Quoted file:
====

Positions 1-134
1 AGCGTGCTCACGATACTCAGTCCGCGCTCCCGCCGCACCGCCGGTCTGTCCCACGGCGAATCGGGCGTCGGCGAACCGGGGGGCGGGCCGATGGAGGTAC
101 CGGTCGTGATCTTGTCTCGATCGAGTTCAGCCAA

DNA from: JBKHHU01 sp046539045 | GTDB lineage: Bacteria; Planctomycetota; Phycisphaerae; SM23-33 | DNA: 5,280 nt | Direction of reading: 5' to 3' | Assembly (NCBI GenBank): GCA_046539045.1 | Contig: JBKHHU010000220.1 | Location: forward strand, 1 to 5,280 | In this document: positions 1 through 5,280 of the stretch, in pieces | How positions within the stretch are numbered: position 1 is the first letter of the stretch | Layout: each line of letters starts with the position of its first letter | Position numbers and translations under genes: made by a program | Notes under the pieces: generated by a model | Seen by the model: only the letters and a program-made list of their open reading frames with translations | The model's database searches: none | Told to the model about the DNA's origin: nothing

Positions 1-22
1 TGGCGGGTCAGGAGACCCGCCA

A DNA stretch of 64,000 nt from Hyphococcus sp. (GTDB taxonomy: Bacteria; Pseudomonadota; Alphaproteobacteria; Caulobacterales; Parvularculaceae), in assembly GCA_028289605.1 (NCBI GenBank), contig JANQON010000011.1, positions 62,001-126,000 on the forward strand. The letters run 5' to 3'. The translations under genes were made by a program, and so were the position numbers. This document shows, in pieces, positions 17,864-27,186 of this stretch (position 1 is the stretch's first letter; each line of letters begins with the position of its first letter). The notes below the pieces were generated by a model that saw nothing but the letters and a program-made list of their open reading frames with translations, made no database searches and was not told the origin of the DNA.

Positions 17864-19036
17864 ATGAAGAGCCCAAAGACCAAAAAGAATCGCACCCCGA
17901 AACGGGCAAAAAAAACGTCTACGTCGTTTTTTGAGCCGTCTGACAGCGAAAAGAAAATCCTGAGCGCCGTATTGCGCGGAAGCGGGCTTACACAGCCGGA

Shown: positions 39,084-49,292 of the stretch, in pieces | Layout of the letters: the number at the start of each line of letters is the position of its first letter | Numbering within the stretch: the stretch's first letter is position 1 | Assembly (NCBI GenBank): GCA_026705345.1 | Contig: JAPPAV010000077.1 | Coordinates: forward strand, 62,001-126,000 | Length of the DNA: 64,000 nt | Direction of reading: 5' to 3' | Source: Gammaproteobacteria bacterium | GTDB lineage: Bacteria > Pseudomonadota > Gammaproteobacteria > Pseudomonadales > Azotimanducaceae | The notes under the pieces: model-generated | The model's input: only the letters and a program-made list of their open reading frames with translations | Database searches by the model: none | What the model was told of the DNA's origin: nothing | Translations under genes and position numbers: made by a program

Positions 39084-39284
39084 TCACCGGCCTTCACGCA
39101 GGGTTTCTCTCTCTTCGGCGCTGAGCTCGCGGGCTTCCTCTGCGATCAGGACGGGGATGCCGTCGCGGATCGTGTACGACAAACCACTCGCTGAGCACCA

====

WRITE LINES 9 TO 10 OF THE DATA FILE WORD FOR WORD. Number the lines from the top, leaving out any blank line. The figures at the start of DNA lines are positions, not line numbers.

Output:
17864 ATGAAGAGCCCAAAGACCAAAAAGAATCGCACCCCGA
17901 AACGGGCAAAAAAAACGTCTACGTCGTTTTTTGAGCCGTCTGACAGCGAAAAGAAAATCCTGAGCGCCGTATTGCGCGGAAGCGGGCTTACACAGCCGGA